Quantcast

Xeriscape Your Yard

If you live in a high precipitation area, perhaps you’ve installed a lovely rain garden. But what’s a good landscaping choice for no rain at all?

Several regions of the U.S. are experiencing record droughts, from the shrinking Colorado River basin to megadroughts in California

While we have no choice but to wait for rainfall whenever it comes, how we respond to this crisis is up to us—for example, investments in water efficiency. What is a sound option for our lawns and yards?

A lush garden that conserves water? Photo credit: Planet Natural

Enter xeriscaping.

Xeriscaping is a landscaping technique that conserves water. The word is a combination of xeros, the Greek word for dry, and scape, meaning scene. While dry landscaping may sound unappealing to some, xeriscapes are not just dusty rocks and thorny cacti, but a combination of elements in a landscape that are locally appropriate and water conserving. Watch this video from GreenCO to see why it’s not a garden but a system—and one that can be colorful and lush.

Xeriscapes exist in nearly all states and can reduce water used for landscaping by 60 percent.

To visualize how much water can be saved, check out this graphic presented by the city of Albuquerue, NM.

 The landscaping system is based on the following 7 principles:

  • Planning and design

  • Soil improvements

  • Efficient irrigation

  • Plant zones

  • Mulches

  • Turf alternatives

  • Landscape maintenance

When designing your landscape for water-efficiency, be sure to choose plants that are defined as low water use or drought tolerant for your area. To search for native plants for your xeriscaping needs, visit the U.S. Environmental Protection Agency’s WaterSense database, searchable by state, to find lists for your area.

Once you have selected your natives, follow these 10 steps for a healthy xeric plant:

  •  Select the right plant for the right spot

  • Dig the right size hole

  • Amend the soil

  • Carefully remove plant from container

  • Separate matted roots

  • Place plant and backfill the hole

  • Give the plant a good soaking

  • Mulch it

  • Use efficient irrigation

  • Maintain your xeriscape

 Have you tried xeriscaping in your yard?

 

EcoWatch Daily Newsletter

California Gov. Gavin Newsom speaking with attendees at the 2019 California Democratic Party State Convention at the George R. Moscone Convention Center in San Francisco. Gage Skidmore / Flickr / CC BY-SA 2.0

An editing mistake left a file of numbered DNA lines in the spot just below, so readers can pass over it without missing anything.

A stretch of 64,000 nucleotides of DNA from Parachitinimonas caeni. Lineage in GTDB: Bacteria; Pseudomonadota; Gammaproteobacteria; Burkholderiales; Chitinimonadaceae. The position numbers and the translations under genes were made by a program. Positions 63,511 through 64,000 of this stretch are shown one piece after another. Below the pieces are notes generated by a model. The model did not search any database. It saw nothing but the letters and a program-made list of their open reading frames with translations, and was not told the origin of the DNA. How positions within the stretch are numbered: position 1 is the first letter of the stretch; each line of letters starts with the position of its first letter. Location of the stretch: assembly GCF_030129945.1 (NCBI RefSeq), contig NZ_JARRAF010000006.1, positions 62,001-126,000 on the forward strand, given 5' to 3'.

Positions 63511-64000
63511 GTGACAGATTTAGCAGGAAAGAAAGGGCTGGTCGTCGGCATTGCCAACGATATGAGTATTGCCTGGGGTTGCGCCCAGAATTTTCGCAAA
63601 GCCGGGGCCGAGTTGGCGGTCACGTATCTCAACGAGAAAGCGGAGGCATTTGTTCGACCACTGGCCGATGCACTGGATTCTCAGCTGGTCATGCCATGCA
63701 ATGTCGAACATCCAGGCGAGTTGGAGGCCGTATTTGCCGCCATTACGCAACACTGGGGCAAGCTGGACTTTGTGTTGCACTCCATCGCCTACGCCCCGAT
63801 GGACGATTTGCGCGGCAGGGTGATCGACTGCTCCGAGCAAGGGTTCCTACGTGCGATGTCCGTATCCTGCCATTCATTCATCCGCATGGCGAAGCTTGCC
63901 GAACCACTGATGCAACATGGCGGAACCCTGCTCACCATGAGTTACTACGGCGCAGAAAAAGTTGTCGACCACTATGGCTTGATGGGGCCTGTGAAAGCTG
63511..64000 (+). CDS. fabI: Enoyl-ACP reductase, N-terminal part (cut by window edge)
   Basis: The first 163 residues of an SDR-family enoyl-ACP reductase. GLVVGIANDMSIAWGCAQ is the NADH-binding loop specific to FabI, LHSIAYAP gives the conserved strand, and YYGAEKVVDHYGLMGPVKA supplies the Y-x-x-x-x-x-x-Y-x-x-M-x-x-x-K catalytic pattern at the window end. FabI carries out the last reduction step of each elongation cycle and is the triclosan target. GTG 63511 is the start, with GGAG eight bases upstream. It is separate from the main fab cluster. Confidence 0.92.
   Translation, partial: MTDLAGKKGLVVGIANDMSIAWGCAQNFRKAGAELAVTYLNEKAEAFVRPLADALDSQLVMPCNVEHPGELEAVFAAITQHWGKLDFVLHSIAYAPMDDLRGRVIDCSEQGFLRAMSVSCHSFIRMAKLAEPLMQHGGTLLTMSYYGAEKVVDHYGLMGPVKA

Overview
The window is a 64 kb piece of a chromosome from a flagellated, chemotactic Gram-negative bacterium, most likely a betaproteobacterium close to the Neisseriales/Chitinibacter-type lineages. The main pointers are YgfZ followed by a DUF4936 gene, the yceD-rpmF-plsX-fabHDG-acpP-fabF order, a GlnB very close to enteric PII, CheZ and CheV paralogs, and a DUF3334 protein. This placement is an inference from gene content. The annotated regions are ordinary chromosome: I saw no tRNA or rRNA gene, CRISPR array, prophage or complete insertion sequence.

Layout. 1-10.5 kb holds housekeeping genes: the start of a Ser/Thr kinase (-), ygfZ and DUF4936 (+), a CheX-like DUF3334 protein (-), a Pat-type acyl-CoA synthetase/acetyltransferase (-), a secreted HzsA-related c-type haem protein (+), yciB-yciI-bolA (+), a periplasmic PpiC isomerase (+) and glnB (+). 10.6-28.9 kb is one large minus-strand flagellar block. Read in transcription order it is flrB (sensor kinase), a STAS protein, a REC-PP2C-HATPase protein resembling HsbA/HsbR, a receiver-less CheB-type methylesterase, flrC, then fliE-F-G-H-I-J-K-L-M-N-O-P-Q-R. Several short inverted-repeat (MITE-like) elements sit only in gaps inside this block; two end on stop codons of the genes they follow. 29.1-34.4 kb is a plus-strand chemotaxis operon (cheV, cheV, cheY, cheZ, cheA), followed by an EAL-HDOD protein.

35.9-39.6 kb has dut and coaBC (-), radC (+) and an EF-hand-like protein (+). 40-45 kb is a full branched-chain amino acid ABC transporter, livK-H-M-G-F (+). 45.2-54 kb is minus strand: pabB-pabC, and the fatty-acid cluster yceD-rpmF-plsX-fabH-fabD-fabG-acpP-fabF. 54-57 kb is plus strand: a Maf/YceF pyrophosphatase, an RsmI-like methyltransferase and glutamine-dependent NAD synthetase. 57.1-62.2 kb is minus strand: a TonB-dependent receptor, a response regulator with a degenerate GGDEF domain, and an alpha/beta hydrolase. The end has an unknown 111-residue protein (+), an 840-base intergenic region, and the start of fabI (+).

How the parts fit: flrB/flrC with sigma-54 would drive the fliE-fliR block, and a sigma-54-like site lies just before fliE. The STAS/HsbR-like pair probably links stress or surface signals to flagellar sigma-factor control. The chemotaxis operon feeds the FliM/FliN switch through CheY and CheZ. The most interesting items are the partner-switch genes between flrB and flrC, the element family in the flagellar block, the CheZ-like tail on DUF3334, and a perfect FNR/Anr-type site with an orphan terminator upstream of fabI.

California Gov. Gavin Newsom imposed new restrictions on oil exploration in his state yesterday by putting a moratorium on hundreds hydraulic fracturing permits until the projects are reviewed by independent scientists, as the AP reported.

Read More Show Less
The endangered Houston toad. Courtesy of U.S. Fish and Wildlife Service

While the planet continues to heat up, almost every single one of the 459 species listed as endangered in the U.S. will struggle as the climate crisis intensifies, according to new research published in the journal Nature Climate Change.

Read More Show Less
Sponsored
"This singular scientific achievement was accomplished at Heliogen's commercial facility in Lancaster, California." Heliogen

A startup backed by Bill Gates unveiled a breakthrough solar technology Tuesday that could free heavy industry from fossil fuels.

Read More Show Less
Rhodiola rosea is an adaptogenic herb that can help with chronic fatigue and stress-related burnout. Tero Laakso / Flickr

By Gavin Van De Walle, MS, RD

While everyone has specific life stressors, factors related to job pressure, money, health, and relationships tend to be the most common.

Stress can be acute or chronic and lead to fatigue, headaches, upset stomach, nervousness, and irritability or anger.

Read More Show Less
A video shows a woman rescuing a koala from Australia's wildfires. VOA News / YouTube screenshot

More than 350 koalas may have died in the wildfires raging near the Australian town of Port Macquarie in New South Wales, but one got a chance at survival after a woman risked her life to carry him to safety.

Read More Show Less